In yesterday’s news, the U.S. Supreme Court rejected the Trump administration's effort to ban travelers from six mostly Muslim countries who have family members already here. This is the second compromise action by the justices in the Trump administration’s nearly six-month effort to severely limit the nation’s refugee program as it rather arbitrarily relates to visitors from six Middle Eastern countries.
The president’s March 6 order put a temporary freeze on both visas for travelers from predominantly Iran, Sudan, Somalia, Syria, Libya and Yemen and the admission of refugees into the United States. After federal judges in Hawaii and Maryland blocked the federal government from implementing the order, the Trump administration went to the Supreme Court, which on June 26 allowed the order to go into effect as long as people with U.S. ties were exempt.
The next question became: Which travelers and refugees should be allowed to enter the United States under the court’s order? The Trump administration indicated that eligibility applied to a parent, spouse, fiancé, son or daughter, siblings, son-in-law or daughter-in-law of U.S. citizens and permanent residents. That definition prompted the state of Hawaii, which has led the challenge of the travel ban, to argue the Trump administration’s interpretation of close family relations. Any rule that maintained grandparents are not part of a close familial relationship was suspect, the state said in its brief to the court.
This recent Supreme Court action means that the administration must continue to accept those with grandparents, aunts and uncles and other relatives in the United States. An argument that refugees assigned to a U.S. resettlement organization were also exempt from the ban was put on hold pending an appeal. That means the administration can block many refugees as long as they lack other U.S. ties, like relatives here or prior work with a U.S. company.
This latest court decision is temporary while the San Francisco-based 9th U.S. Circuit Court of Appeals considers a separate appeal on the same issue. The high court is set to hear oral arguments on the travel ban in October.
Do you support a discriminatory immigration policy where all that matters is where you come from and not what kind of person you are?
Before answering that question, I would like to share with my readers some things that Muslims have done for America.
Muslim, Fazlur Rahman Khan was known as the “Einstein of structural engineering”. He pioneered a new structural system of frame tubes that revolutionized the building of skyscrapers. Islamist terrorists may have blown up the World Trade Center, but without Khan’s innovation of the framed tube structure, the twin towers probably wouldn’t have been constructed in the first place. Nor would the Trump Tower for that matter.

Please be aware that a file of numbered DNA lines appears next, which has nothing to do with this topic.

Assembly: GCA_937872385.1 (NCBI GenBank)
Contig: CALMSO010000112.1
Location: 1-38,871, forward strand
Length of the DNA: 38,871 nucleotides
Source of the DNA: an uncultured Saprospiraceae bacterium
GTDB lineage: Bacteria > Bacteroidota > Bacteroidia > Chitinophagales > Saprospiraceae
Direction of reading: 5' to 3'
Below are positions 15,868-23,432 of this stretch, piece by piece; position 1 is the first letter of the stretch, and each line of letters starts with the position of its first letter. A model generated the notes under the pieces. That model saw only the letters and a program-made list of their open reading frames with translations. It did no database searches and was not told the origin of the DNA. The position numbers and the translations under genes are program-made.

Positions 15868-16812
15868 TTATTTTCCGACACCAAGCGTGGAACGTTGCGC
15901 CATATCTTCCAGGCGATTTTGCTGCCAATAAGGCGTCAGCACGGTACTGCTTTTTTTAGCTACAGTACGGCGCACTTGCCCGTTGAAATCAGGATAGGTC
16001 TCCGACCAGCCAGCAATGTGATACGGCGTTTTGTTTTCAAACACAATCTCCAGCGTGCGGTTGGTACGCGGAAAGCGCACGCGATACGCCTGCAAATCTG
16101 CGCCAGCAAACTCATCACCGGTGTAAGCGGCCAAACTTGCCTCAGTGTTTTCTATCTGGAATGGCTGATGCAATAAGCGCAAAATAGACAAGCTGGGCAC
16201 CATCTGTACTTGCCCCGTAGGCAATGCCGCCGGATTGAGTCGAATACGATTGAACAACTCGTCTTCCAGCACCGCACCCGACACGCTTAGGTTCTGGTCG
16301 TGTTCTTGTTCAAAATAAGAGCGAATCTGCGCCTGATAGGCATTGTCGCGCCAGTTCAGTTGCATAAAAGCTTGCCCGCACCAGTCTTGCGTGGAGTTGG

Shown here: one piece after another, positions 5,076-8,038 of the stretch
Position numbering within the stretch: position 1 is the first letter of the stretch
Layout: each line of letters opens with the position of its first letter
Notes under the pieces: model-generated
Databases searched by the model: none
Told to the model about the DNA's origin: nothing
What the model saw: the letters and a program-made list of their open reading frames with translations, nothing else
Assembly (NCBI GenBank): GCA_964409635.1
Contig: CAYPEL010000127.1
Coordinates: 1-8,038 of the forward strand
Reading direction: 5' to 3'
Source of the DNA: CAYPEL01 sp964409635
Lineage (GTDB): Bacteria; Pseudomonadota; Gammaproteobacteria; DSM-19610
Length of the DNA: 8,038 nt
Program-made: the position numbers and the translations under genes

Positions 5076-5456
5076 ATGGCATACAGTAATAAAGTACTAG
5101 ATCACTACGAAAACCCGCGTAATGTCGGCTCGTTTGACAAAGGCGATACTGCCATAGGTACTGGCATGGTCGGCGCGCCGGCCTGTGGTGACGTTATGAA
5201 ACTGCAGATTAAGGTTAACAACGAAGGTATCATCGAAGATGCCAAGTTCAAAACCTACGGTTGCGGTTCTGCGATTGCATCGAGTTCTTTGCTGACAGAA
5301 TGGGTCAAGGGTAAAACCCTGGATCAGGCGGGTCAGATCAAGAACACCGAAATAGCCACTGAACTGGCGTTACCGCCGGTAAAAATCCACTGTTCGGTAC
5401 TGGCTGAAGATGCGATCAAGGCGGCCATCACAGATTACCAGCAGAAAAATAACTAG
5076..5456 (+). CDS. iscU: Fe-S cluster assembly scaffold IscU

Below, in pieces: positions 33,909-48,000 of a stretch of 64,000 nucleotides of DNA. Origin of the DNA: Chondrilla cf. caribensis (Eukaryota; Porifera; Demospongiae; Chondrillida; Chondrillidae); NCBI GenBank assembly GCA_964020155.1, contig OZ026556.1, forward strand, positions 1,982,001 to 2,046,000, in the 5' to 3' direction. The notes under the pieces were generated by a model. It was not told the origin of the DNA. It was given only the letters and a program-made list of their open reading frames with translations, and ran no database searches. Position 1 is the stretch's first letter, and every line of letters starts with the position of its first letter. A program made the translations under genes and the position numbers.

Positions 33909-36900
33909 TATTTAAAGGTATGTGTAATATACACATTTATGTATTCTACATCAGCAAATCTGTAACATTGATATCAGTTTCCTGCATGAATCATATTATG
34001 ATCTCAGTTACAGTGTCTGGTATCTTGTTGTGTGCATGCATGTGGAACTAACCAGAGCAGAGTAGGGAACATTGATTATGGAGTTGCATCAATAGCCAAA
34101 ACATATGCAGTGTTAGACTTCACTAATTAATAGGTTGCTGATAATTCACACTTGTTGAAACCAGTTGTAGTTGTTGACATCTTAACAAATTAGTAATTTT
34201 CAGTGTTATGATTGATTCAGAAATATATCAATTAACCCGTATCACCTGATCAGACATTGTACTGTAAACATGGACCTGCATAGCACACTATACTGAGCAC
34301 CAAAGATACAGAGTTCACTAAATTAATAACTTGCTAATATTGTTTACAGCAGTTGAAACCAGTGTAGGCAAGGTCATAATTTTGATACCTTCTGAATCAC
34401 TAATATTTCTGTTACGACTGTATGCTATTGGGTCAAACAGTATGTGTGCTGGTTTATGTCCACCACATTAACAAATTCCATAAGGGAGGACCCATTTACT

During the 1904 St. Louis World’s Fair, an ice cream vendor ran out of dishes. At the next booth, Syrian Muslim immigrant. Ernest Hamwi was selling something called zalabia, a waffle-like confection. He rolled a waffle into a conical shape to contain the ice-cream, thus inventing the world’s first edible cone.
Ayub Ommaya, the Pakistani-born Muslim neurosurgeon invented an intraventricular catheter system that can be used for the aspiration of cerebrospinal fluid or the delivery of drugs to provide chemotherapy directly to the site of a brain tumor.
In 1999, Ahmed Zewail won the Nobel prize for Chemistry.
Malcolm X was an African-American Muslim minister and human rights activist.
Salman Hamdani was the first responder on 9/11.
Kareem Rashad Sultan Khan was the recipient of the Bronze Star and Purple Heart. He died while serving in Operation Iraqi Freedom.
Let’s not forget World Heavyweight Boxing Champion, Muhammad Ali, who by the way, President Trump met, posed for a photo with, and called a friend, in 2007.
These are only a few examples.
Most of us are children, grandchildren, or great grandchildren of immigrants who choose to migrate to America arrive seeking economic opportunity and democratic freedom. Some came to this country to escape persecution elsewhere. Why should oppressed Muslims be treated differently? In conflict laden Middle Eastern countries, no ethnic or religious group is suffering more at the hands of terrorists than the Muslim citizens of those countries. As a free and just society, we cannot blame an entire people, nor an entire religion, for the acts of fringe fundamentalist terror groups.
What happened to "give me your tired, your poor, your huddled masses yearning to breathe free, the wretched refuse of your teeming shore. Send these, the homeless, tempest-tossed, to me: I will lift my lamp beside the golden door"? These fabulous words of Emma Lazarus are inscribed on our Statue of Liberty. There are no exceptions.
“Betrayal of Justice” is a work of fiction, but, it seeks to call attention to the fundamental issue of religious persecution. It also challenges each of us to pause, take a breath, and ask what "equal justice under law" means in America.